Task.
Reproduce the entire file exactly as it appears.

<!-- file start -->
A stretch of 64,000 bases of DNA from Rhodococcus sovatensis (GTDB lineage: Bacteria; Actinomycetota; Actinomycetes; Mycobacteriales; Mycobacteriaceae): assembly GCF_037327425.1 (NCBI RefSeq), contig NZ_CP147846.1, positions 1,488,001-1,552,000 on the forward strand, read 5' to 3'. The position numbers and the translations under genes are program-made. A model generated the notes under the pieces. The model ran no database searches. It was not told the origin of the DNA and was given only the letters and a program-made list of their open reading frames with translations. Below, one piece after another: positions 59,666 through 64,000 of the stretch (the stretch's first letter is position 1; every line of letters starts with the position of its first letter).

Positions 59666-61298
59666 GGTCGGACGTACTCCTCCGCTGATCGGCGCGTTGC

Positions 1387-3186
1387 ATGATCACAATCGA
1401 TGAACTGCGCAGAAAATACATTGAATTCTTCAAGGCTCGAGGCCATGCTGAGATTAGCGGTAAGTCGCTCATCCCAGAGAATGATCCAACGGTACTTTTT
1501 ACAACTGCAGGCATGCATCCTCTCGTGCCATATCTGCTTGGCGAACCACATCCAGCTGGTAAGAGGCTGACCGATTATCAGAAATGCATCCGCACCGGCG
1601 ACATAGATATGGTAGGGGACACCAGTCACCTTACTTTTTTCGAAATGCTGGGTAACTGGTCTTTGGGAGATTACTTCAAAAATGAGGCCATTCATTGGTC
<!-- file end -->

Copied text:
A stretch of 64,000 bases of DNA from Rhodococcus sovatensis (GTDB lineage: Bacteria; Actinomycetota; Actinomycetes; Mycobacteriales; Mycobacteriaceae): assembly GCF_037327425.1 (NCBI RefSeq), contig NZ_CP147846.1, positions 1,488,001-1,552,000 on the forward strand, read 5' to 3'. The position numbers and the translations under genes are program-made. A model generated the notes under the pieces. The model ran no database searches. It was not told the origin of the DNA and was given only the letters and a program-made list of their open reading frames with translations. Below, one piece after another: positions 59,666 through 64,000 of the stretch (the stretch's first letter is position 1; every line of letters starts with the position of its first letter).

Positions 59666-61298
59666 GGTCGGACGTACTCCTCCGCTGATCGGCGCGTTGC

Positions 1387-3186
1387 ATGATCACAATCGA
1401 TGAACTGCGCAGAAAATACATTGAATTCTTCAAGGCTCGAGGCCATGCTGAGATTAGCGGTAAGTCGCTCATCCCAGAGAATGATCCAACGGTACTTTTT
1501 ACAACTGCAGGCATGCATCCTCTCGTGCCATATCTGCTTGGCGAACCACATCCAGCTGGTAAGAGGCTGACCGATTATCAGAAATGCATCCGCACCGGCG
1601 ACATAGATATGGTAGGGGACACCAGTCACCTTACTTTTTTCGAAATGCTGGGTAACTGGTCTTTGGGAGATTACTTCAAAAATGAGGCCATTCATTGGTC